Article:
How to Use the Clark Unit Hydrograph Method in InfoSWMM and InfoSWMM SA
Clark’s method derives a unit hydrograph by explicitly representing the processes of translation and attenuation, which are the two critical phenomena in transformation of excess rainfall to runoff hydrograph. Translation refers to the movement, without storage, of runoff from its origin to the watershed outlet in response to gravity force, where as attenuation represents the reduction of runoff magnitude due to resistances arising from frictional forces and storage effects of soil, channel, and land surfaces. Clark (1945) noted that the translation of flow through the watershed could be described by a time-area curve (see Figure below), which expresses the curve of the fraction of watershed area contributing runoff to the watershed outlet as a function of travel time since the start of effective precipitation. Each subarea is delineated so that all the precipitation falling on the subarea instantaneously has the same time of travel to the outflow point.
Developing a time-area curve for a watershed could be a time consuming process. For watersheds that lack derived time-area diagram, the HEC-HMS model, which was developed at the Hydrologic Engineering Center (HEC) of the U.S. Army Corps of Engineers, uses the following relationship (HEC, 2000)
where Ac,t is cumulative watershed area contributing at time t; AT is total watershed area; and tc is time of concentration of the watershed. If the incremental areas, denoted as Ai in the figure below, are multiplied by a unit depth of excess rainfall and divided by Δt, the computational time step, the result is a translated hydrograph that is considered as an inflow to a conceptual linear reservoir located at the watershed outlet.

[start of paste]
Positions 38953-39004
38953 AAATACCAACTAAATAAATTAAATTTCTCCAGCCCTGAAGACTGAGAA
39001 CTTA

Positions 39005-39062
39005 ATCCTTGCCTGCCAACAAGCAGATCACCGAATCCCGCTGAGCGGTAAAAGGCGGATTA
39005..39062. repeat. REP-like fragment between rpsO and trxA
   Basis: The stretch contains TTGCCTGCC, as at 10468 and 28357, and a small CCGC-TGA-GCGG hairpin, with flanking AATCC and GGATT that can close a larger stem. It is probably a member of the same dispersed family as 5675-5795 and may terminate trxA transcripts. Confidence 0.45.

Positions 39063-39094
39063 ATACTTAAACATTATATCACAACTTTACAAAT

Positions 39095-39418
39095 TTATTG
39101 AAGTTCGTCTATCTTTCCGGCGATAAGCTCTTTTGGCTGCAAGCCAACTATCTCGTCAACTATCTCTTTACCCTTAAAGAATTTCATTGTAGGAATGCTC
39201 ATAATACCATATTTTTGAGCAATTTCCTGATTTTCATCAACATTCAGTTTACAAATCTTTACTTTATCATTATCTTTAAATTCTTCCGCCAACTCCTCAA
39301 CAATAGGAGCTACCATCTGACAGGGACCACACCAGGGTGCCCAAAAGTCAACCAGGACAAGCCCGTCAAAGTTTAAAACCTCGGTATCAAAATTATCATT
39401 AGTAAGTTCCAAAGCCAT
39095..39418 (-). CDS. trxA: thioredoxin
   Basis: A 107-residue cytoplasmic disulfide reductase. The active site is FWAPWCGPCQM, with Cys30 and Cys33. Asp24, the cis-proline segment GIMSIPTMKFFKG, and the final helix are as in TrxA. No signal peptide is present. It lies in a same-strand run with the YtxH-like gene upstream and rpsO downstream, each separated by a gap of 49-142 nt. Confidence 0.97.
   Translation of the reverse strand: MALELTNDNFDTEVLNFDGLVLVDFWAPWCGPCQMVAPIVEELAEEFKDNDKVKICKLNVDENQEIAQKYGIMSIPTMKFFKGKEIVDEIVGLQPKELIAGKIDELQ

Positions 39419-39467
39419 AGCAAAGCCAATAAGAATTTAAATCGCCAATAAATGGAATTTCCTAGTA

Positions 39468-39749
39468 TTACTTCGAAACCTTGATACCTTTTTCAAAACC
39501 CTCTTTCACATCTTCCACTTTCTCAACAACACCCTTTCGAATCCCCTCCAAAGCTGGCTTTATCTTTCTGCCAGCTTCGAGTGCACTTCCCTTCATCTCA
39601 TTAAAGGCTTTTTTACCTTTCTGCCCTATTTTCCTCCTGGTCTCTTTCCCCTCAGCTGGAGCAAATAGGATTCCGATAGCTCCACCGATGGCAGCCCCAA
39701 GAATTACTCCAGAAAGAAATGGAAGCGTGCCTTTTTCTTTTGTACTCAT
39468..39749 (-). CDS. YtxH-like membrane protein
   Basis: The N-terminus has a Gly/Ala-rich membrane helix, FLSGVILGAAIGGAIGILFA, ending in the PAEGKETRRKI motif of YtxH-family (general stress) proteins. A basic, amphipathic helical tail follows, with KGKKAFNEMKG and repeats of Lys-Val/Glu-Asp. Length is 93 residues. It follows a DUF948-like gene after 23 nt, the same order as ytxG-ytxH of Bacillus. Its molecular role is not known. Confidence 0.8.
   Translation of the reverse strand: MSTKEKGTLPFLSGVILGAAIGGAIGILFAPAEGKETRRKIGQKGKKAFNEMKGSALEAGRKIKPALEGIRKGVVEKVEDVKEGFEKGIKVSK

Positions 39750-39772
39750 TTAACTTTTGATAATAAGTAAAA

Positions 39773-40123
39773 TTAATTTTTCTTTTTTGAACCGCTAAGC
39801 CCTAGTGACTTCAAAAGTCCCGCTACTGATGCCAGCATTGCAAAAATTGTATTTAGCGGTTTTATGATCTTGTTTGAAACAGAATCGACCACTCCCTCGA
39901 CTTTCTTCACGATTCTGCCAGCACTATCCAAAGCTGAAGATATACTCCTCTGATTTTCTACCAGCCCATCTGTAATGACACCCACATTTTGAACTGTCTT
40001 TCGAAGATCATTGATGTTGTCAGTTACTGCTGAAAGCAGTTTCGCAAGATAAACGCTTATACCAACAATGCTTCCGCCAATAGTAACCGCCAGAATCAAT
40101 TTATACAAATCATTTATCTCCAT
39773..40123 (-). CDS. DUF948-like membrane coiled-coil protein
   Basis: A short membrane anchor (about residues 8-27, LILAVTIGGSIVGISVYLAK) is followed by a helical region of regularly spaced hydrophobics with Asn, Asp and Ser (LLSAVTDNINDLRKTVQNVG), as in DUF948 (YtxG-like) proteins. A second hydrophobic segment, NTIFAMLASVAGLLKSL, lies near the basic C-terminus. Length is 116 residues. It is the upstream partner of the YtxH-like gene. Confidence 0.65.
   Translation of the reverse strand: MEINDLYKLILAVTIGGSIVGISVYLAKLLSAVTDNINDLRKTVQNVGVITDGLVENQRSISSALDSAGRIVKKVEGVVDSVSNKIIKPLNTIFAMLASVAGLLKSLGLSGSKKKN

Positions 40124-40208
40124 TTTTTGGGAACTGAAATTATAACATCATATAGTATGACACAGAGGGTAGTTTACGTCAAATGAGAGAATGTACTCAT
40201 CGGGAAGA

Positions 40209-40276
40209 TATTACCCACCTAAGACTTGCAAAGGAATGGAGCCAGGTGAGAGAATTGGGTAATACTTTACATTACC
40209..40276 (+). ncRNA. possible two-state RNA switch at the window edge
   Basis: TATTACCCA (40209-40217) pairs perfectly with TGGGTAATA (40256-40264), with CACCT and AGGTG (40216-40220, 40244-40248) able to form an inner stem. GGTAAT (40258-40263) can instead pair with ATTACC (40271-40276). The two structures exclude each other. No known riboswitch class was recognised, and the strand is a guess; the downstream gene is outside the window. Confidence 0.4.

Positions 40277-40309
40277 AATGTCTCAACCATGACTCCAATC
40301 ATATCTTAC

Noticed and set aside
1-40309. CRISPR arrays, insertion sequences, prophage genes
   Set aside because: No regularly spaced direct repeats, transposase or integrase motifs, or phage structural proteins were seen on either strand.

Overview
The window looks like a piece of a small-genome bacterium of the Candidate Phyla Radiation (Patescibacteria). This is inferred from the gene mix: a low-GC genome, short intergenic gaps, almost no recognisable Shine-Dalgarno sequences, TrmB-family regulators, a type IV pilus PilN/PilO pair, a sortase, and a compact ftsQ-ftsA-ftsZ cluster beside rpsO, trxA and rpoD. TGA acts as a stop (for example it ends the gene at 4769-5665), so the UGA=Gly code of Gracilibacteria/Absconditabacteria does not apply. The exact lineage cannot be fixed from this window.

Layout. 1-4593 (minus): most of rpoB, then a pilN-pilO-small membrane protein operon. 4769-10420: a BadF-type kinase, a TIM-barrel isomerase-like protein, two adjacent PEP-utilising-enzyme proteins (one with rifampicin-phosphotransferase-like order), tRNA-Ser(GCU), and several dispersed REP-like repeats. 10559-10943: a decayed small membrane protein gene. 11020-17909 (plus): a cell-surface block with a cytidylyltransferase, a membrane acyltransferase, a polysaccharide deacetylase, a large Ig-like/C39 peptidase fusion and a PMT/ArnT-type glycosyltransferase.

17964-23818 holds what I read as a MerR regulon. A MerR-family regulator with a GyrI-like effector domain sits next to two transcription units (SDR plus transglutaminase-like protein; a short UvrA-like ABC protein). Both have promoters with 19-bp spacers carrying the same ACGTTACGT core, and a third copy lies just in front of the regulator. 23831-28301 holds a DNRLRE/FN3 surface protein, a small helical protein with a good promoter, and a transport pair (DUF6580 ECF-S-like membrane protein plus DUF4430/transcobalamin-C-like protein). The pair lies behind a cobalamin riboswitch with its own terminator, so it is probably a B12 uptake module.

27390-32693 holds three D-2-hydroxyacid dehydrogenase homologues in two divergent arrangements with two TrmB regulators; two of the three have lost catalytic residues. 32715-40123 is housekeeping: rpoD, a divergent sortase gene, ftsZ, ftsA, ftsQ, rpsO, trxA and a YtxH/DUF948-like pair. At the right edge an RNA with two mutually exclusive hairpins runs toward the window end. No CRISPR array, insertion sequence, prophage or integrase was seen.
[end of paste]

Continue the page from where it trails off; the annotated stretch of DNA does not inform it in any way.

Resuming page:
To account for storage effects, the attenuation process is modeled by routing the translated hydrograph through a linear reservoir with storage properties similar to those of the watershed. The routing model is based on the mass balance equation
where dS/dt is time rate of change of water in storage at time t; It is average inflow, obtained from the time-area curve, to storage at time t; and Qt is outflow from storage at time t.
For linear reservoir model, storage is related to outflow as
where R is a constant linear reservoir parameter that represents the storage effect of the watershed. Usually, lag time (tL) is used as an approximation to R. Combining and solving Equations 116 and 117 using a finite difference approximation provides
where C1 and C2 are routing coefficients calculated as
The average outflow during period t is
If the inflow, It, ordinates are runoff from a unit depth of excess rainfall, the average outflows derived by Equation 121 represent Clark’s unit hydrograph ordinates. Clark’s unit hydrograph is, therefore, obtained by routing a unit depth of direct runoff to the channel in proportion to the time-area curve and routing the runoff entering the channel through a linear reservoir. Note that solution of Equations 118 and 121 is a recursive process. As such, average outflow ordinates of the unit hydrograph will theoretically continue for an infinite duration. Therefore, it is customary to truncate the recession limb of the unit hydrograph where the outflow volume exceeds 0.995 inches or mm. Clark’s method is based on the premise that duration of the rainfall excess is infinitesimally small. Because of this, Clark’s unit hydrograph is referred to as an instantaneous unit hydrograph or IUH. In practical applications, it is usually necessary to alter the IUH into a unit hydrograph of specific duration. This can be accomplished by lagging the IUH by the desired duration and averaging the ordinates.